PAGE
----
Home' The Mt Barker Courier : The Courier - 2017-01-25 Contents PAGE 6 – The Courier Wednesday, January 25, 2017
Letters to the Editor
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PO Box 21, Mt Barker, SA, 5251
EVERY year we are told of the need
to increase rates in order to cover rising
costs and now we have a chief executive
who wants the Mt Barker Council to get
out of a profit making venture.
accommodation in a town that has
no motels and is utilised by people
attending local events and patronising
local shops and restaurants.
THE Courier article ‘Mylor meeting
shines light on blackout issue’ (January
18) misses the important point of
SA Power Networks is a private
company and has chosen to prioritise
its shareholders over its customers to
an extent that leaves its customers
very disadvantaged after damage from
increasingly large storms.
SA Power Networks must know that the
changing climate is bringing more, and
bigger storms, yet they choose to allow
their customers to cope with the results
of these rather than planning to cope
with it themselves.
It is clearly a successful strategy as
almost every generator in Adelaide
and the Hills was purchased after the
December 27 storm.
The community is being left to take on
Poor road conditions
WHEN will the section of Mt Barker
Road between Stirling and Aldgate get
It is full of patches, dips, cracks and bad
It has been this way for years and has
not been caused by the recent storm
Come on Department of Transport, get
your act together ... it’s time to fix it.
AS A ratepayer of Adelaide Hills
Council can the council please disclose
the amount of rates used to sponsor the
Tour Down Under?
What return does the council get for the
ratepayers for this outlay?
In the meantime, the district is a
disgrace from the December storm.
Trees and branches litter the streets,
street markers are flattened, street signs
are missing, culverts blocked and road
verges turned into creeks.
In the Adelaide Hills we drive on the
right hand side of the road ... or what is
left of it! No wonder people are buying
SUVs or 4x4s.
And what a disgrace of the council to
charge residents a $10 fee to drop off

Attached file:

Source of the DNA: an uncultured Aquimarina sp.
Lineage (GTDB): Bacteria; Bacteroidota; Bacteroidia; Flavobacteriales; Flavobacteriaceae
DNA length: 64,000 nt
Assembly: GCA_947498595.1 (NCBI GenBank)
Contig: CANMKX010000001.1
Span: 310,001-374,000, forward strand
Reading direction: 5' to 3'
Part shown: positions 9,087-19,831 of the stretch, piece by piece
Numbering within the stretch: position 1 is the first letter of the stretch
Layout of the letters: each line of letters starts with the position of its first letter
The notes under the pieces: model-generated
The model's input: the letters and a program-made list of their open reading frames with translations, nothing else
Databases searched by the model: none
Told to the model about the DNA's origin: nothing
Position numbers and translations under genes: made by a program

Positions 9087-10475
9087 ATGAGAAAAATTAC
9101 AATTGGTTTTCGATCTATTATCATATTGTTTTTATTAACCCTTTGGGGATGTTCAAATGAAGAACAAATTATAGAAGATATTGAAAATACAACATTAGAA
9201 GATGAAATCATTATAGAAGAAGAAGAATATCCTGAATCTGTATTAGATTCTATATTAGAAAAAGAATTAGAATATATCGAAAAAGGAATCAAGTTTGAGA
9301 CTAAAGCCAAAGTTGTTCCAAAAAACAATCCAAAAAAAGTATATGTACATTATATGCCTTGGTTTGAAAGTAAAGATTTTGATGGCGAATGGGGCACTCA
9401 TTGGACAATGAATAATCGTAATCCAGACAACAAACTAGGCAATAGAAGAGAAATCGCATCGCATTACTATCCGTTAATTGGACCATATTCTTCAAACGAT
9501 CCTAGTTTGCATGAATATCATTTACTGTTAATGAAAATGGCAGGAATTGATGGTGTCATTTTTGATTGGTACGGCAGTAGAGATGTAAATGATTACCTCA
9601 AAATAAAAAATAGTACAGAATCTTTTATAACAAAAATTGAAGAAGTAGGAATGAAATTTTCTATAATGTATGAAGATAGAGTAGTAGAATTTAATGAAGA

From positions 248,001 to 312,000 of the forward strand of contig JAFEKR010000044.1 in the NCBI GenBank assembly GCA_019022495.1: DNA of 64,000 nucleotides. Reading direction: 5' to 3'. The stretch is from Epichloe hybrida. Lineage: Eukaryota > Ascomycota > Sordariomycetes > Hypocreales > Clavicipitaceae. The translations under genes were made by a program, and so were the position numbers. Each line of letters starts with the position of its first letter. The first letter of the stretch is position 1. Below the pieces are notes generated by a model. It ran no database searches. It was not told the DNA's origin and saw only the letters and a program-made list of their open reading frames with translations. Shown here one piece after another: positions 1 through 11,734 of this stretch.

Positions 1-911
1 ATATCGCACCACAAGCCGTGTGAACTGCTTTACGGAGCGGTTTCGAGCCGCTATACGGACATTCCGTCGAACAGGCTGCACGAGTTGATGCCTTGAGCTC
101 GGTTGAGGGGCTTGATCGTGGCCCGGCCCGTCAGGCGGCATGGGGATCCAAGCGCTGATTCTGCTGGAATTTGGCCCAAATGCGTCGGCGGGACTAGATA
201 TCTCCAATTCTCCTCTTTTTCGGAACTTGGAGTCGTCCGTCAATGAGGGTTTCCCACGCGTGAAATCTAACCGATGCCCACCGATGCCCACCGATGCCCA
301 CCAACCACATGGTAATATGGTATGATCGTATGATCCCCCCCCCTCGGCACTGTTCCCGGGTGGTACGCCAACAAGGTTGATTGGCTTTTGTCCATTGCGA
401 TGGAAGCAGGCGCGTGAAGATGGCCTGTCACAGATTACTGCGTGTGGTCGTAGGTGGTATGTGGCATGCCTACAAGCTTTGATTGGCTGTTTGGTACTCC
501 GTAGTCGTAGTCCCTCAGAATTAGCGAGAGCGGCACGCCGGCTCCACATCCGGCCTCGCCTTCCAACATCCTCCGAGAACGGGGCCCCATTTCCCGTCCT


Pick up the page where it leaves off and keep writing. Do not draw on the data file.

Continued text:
soiled food after the extended power
I WAS impressed by the way the Mt
Barker Council streamlined some of
the intersections around Hutchinson,
Walker and McLaren streets with the
turn left only signs and the new kerbing.
If only some of our motorists could read
and follow what the signs say.
I have seen people deliberately
flouting the law and driving around
these islands and down the wrong side
of the road instead of driving around
It is an accident waiting to happen and
it will be obvious who is in the wrong if
an accident occurs.
These measures have been taken to
improve the flow of traffic for all but,
once again, the few spoil it for the
I WRITE with reference to the
Wallis Cinemas in Mt Barker and the
recent new numbered seat allocations
It is evident that the cinema seat
numbering is causing some difficulty
and confusion due to the seat number
size and location in subdued lighting.
This new system is difficult and can
be puzzling, particularly to the older
FOR Hills residents to have to wait
for over four months whilst the most
inefficient Health Minister and State
Government SA has ever had decides
whether or not they will authorise a
doctor to be on duty overnight at the
Mt Barker hospital is absurd.
It can’t be a matter of lack of
finances because lack-lustre, lame-
duck Premier Jay Weatherill could
simply scrap the private film crew
which he has following him around
on his junkets around the world.
Minister Jack Snelling and his
ersatz government have plenty of
money to do the things they want to
We can safely assume that Mr
Snelling and Mr Weatherill will
simply hope people will forget about
the call for an overnight doctor at Mt